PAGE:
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Not paying travel time - California

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  • Not paying travel time - California

    My husband is a field engineer for a laboratory company based in NJ. He travels to hospitals in Southern California and fixes the company's lab equipment when it's broken. I am not entirely sure what his classification is, I am guessing non-exempt salaried. He is paid an annual salary which is based upon 37.5 hours per week. There are days when he does not have any calls and he stays home doing administrative work and he is still paid the same. If he works over-time he is paid over-time in addition to his salary.

    Recently my husband was told that his company is planning to deduct an hour of pay each day for travel time. He doesn't have a home office since travels to different accounts from his home. He has always been paid from his start time (8:00 am) until the time that he gets home (or 7.5 hours whichever is greater). How can they just deduct an hour, that is completely arbitrary. What if his actual travel time was 2 hours? I don't know if this makes a difference, but he drives a company vehicle and he transports tools and parts to the account. Is this legal in California?

    TIA

  • #2
    When do they start the work clock running? From the time he sets foot in the car or from the time when he arrives at the location where he needs to do the actual work?
    I post with the full knowledge and support of my employer, though the opinions rendered are my own and not necessarily representative of their position. In other words, I'm a free agent.

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    • #3
      He is paid from 8:00 am to 4:30 pm. Unless he is doing scheduled maintenance at an account he doesn't leave the house until he gets a dispatch from his company. If he gets a dispatch at 1:00 pm and goes into an account and ends up working until 6:00 pm he gets paid from 8:00 am to 6:00 pm even though he didn't actually leave the house until 1:00 pm. This is why I have always been unsure of his classification. It would seem like he is exempt because he gets paid for 7.5 hours regardless of whether he works 7.5 hours, but he also gets paid for over-time.

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      • #4
        There is a federal law (Portal-to-Portal Act) that basically says commutes are not hours worked. This is a very old and well established law. CA law is more employee friendly then federal law on travel time, but even CA does not normally consider commute time to be hours worked. Having a unusual commute to a non-fixed location does not certainly change this but it does raise interesting issues. I can give you a pointer to a CA-DLSE opinion letter. It does not fully address your points, but it is the closest guidance that I have seen CA-DLSE issue on the subject.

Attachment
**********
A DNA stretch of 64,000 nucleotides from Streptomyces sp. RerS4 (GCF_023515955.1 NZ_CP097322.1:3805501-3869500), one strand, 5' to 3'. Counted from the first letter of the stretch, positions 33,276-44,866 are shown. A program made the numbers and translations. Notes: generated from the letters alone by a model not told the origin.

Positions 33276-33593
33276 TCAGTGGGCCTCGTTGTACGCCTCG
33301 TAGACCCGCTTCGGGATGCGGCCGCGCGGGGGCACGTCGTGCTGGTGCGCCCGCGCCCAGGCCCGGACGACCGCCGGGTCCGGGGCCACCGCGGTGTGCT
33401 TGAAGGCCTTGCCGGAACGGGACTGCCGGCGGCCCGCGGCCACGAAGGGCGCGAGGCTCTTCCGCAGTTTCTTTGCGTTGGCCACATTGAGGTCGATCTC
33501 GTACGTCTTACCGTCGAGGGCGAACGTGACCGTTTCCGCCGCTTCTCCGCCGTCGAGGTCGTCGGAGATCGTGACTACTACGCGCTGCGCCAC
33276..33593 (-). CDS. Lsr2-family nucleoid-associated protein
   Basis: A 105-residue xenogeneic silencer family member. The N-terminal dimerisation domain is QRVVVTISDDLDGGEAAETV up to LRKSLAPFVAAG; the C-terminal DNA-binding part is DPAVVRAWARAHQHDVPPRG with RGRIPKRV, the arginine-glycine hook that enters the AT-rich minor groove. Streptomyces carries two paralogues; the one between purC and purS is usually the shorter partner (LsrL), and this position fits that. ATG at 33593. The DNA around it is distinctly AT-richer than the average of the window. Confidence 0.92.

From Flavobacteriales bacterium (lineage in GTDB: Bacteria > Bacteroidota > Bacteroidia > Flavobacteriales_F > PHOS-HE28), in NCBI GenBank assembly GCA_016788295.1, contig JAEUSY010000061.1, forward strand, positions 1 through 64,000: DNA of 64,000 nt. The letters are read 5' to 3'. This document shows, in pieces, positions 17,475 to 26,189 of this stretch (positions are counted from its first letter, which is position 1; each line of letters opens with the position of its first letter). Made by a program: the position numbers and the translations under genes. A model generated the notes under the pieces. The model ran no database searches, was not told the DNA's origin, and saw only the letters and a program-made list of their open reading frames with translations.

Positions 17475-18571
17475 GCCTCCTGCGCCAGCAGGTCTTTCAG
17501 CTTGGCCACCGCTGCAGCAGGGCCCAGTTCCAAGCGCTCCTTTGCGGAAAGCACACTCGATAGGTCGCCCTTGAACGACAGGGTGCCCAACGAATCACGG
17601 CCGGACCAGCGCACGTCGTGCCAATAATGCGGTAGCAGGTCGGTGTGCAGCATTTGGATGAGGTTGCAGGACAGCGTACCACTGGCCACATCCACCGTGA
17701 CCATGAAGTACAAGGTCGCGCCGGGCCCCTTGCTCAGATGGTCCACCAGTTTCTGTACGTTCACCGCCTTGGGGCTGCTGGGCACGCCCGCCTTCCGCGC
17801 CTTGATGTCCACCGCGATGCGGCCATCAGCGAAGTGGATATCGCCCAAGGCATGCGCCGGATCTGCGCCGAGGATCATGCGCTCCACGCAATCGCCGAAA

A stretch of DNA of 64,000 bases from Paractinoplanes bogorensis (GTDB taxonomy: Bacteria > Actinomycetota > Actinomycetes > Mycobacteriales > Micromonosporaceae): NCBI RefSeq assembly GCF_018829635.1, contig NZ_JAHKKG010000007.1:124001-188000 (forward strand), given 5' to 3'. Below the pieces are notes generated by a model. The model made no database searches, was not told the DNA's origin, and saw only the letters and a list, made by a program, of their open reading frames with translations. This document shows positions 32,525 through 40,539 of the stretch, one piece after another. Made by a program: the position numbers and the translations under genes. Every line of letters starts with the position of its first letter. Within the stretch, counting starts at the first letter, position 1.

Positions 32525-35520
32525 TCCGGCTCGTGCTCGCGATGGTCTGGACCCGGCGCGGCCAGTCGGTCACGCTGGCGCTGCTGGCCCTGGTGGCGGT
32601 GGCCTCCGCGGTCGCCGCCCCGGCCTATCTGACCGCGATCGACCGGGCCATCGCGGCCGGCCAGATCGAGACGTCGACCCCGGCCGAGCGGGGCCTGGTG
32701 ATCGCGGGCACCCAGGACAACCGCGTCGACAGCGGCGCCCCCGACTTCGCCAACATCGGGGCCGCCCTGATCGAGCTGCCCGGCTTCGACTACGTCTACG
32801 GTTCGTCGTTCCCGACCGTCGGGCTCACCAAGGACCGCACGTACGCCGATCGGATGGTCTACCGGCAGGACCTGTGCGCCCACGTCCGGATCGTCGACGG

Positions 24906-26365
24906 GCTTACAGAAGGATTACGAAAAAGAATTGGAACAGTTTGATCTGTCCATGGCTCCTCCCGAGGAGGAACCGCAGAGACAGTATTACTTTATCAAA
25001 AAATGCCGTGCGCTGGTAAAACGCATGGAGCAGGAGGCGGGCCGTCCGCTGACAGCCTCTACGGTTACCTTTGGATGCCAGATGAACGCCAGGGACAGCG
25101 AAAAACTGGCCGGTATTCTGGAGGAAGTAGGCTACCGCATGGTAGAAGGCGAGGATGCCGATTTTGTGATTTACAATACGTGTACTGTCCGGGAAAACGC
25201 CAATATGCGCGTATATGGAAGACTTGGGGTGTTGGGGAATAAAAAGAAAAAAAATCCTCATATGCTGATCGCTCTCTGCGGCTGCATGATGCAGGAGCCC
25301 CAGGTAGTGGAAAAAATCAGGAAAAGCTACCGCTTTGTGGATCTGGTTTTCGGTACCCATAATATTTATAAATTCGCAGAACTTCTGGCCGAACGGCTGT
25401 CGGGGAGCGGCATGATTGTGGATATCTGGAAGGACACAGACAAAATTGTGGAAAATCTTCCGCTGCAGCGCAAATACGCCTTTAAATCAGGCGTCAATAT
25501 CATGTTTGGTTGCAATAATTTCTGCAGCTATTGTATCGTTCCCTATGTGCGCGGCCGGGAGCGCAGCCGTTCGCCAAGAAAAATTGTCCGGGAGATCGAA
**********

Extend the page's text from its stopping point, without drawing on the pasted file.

http://www.dir.ca.gov/dlse/opinions/2003-04-22.pdf

        ...he drives a company vehicle and he transports tools and parts to the account does not by itself make the commute hours worked under either federal or CA rules.

        It you want to take a harder look at the general CA rules, download a copy of the CA-DLSE manual, say chapter 46.
        http://www.dir.ca.gov/dlse/Manual-Instructions.htm

        The federal rules are in the 29 CFR 785.33-785.41 range.
        http://www.dol.gov/dol/allcfr/ESA/Ti...9CFR785.33.htm
        "Reality is that which, when you stop believing in it, doesn't go away".
        Philip K. **** (1928-1982)

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        • #5
          Thanks DAW!
          Based on the link you posted it looks like they can deduct the travel time from when he leaves an account until the time he arrives home. I don't believe they can deduct the travel time to an account since he is under the employers' directive at that point. They have told the employee's that they are going to deduct 1 hour of pay each day which I believe is illegal if the employee's commute time is less than an hour on any given day because then they would be deducting from actual hours worked.

          I also believe that his offer of employment listed an annual salary so I am not sure if they can just start paying him less. They have always paid for travel time which has set a precedent.

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          • #6
            Unless he has a contract, they can stop paying travel time which is no longer compensible. Same goes for reducing his pay. Unless he has an actual contract which guarantees him a set amount per year (this is extremely rare and even more so in a position like his) they can reduce his wages or implement policies which result in loss of compensation.
            I post with the full knowledge and support of my employer, though the opinions rendered are my own and not necessarily representative of their position. In other words, I'm a free agent.

            Comment

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